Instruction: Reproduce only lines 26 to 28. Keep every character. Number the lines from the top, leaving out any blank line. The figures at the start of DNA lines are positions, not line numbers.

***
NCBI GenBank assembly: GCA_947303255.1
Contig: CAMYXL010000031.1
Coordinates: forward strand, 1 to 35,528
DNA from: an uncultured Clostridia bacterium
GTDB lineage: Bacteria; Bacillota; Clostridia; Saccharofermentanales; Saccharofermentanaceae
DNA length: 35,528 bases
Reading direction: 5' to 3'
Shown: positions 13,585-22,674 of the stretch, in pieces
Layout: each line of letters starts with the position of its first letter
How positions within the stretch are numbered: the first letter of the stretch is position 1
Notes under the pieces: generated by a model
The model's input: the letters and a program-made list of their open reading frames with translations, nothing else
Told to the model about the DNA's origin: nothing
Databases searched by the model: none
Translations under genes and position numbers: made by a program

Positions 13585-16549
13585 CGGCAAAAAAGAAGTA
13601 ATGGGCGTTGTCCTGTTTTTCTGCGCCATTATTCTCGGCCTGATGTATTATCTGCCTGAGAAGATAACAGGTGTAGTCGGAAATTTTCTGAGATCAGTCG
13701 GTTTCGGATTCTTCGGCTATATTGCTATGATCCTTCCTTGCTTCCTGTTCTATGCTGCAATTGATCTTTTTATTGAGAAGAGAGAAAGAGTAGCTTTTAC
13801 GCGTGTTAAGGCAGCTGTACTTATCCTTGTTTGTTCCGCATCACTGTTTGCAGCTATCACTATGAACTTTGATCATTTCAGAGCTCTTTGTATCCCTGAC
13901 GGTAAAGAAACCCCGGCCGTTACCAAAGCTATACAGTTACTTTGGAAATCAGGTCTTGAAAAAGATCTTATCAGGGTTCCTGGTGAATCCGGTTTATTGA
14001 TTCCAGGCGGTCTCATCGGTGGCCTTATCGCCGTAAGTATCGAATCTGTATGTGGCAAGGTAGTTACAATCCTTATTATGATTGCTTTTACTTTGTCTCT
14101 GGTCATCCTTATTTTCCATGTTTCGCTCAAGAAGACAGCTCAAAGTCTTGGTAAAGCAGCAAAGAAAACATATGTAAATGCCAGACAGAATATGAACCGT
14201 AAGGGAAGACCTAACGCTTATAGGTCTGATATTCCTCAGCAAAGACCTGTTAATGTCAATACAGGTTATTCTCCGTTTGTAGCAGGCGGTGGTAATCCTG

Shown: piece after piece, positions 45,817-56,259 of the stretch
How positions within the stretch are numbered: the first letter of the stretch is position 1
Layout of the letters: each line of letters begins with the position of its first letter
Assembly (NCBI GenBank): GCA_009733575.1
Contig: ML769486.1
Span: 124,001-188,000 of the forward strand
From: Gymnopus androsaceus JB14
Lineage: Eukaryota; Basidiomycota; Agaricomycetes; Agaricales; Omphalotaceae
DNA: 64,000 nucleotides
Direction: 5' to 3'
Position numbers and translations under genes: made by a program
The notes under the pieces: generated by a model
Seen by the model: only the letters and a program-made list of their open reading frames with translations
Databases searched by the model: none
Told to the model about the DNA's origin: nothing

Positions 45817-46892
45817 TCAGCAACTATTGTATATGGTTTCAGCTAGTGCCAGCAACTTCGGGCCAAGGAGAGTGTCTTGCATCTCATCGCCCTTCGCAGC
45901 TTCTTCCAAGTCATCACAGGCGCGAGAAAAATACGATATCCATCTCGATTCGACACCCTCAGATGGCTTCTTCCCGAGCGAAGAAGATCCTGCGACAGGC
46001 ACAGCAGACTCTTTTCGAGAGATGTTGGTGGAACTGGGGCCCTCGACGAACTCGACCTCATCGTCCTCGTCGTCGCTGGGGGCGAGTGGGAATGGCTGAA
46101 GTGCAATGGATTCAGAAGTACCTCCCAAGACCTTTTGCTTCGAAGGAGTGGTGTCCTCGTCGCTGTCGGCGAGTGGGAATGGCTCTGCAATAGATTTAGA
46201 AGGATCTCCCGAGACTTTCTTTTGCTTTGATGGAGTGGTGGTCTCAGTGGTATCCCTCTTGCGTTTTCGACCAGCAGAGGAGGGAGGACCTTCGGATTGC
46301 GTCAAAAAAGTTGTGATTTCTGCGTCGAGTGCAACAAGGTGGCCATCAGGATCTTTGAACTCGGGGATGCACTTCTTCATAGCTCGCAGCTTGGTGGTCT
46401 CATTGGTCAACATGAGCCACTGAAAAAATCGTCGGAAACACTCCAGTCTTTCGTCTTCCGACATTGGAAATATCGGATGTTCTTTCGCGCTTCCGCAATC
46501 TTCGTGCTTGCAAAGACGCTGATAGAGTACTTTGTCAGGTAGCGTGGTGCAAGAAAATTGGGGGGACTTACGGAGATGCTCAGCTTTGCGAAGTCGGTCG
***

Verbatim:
How positions within the stretch are numbered: the first letter of the stretch is position 1
Layout of the letters: each line of letters begins with the position of its first letter
Assembly (NCBI GenBank): GCA_009733575.1